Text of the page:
- Department of Business Administration
- Bachelor's Programs
- Research Centers
- Department of Accounting, Economics and Finance
- Department of Sport Management
- Aviation Program
- Graduate (MBA) Program
- Hospitality and Tourism Management Program
- CoB Centers
- Advisement Center
- Delaware Center for Enterprise Development
- Delaware Center for Transportation
- Center for IT Services
- Center for the Study of Innovation Management
- Mentoring Program
- Department of Business Administration
- College of Education, Health & Public Policy
- Department of Education
- NCATE Information
- Bachelor's Programs
- Early Childhood Education
- Elementary Education (K-6)
- Elementary Special Education
- Middle Level Education
- Physical Education
- Science Education
- Secondary Special Education (7-12)
- Secondary Special Education
- Doctoral Programs
- Master's Programs
- Administration And Supervision
- Adult Education And Basic Literacy
- Curriculum and Instruction (MA)
- Educational Leadership (MEd)
- Science Education (MA)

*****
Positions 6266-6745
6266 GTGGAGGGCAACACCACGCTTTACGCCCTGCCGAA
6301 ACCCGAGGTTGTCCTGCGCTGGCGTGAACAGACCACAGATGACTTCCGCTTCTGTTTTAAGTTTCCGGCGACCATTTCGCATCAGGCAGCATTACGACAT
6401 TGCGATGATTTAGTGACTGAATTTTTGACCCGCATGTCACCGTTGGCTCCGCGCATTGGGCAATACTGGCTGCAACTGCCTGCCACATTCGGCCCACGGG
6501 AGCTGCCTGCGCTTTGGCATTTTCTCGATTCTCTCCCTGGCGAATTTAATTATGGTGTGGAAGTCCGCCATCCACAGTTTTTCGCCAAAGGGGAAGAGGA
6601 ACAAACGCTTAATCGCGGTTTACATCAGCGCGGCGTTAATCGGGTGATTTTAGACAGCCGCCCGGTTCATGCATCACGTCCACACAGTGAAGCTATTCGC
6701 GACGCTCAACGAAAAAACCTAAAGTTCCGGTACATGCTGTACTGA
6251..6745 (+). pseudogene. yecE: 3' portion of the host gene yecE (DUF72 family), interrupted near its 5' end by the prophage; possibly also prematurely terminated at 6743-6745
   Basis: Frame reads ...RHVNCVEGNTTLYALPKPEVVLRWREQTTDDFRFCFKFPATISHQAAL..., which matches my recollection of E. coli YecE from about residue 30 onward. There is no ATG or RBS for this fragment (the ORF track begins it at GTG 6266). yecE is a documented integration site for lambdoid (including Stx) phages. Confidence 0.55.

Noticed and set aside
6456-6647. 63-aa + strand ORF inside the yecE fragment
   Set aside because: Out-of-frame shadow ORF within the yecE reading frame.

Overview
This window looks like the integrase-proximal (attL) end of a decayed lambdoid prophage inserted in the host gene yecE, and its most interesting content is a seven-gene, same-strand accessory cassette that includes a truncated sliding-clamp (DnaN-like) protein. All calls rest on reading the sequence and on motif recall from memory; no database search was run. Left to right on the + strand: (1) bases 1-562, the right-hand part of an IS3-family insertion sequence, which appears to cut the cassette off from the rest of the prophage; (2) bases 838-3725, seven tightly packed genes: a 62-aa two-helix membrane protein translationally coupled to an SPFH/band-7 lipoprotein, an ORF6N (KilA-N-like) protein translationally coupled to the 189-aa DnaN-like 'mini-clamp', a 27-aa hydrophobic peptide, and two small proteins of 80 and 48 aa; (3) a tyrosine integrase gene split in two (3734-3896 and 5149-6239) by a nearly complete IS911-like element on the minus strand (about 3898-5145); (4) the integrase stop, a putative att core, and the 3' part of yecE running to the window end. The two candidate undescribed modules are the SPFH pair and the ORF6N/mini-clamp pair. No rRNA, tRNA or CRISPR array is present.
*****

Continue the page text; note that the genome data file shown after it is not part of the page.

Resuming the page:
- Special Education (MA)
- Teaching (MAT)
- Education Course Descriptions
- Early Childhood Lab School
- Robert Noyce Teacher Scholarship Program
- STEP Scholarship
- Department of Nursing
- Department of Public and Allied Health Sciences
- Department of Social Work
- DE Center for Health Promotion
- Student Services Center
- Department of Education
- College of Mathematics, Natural Sciences & Technology
- CMNST Event Form
- DSU Optics Center
- Department of Biological Sciences
- Bachelor's Programs
- Biological Sciences M.A.
- Biological Sciences M.S.
- Biology Education
- Course Descriptions
- Molecular & Cellular Neuroscience M.S.
- Neuroscience PhD
- Department of Chemistry
- Bachelor's Programs
- Master's Programs
- Ph.D. Program in Applied Chemistry
- Department of Computer and Information Sciences
- Department of Mathematical Sciences
- Applied Mathematics Research Center
- Applied Mathematics and Mathematical Physics PhD
- Bachelor's Programs
- Course Descriptions
- Masters Programs
- Minor in Mathematics
- Department of Physics and Engineering
- Bachelor's Programs Course Descriptions
- Doctoral Program in Optics
- Graduate Program Course Descriptions
- Support Programs for Science Majors
- Honors Program
- Distance Education & Learning Technologies
- International Programs
- International Students Association
- Current International Students
- F-1 Students
- J-1 Scholars and Students
- Prospective International Students
- Study Abroad Students
- International Student and Study Abroad Request Form
- OIA Events
- Study Abroad Opportunities
- School of Graduate Studies and Research
- Center for Teaching and Learning
- Sexual Misconduct, Harassment & Sex Discrimination (Title IX)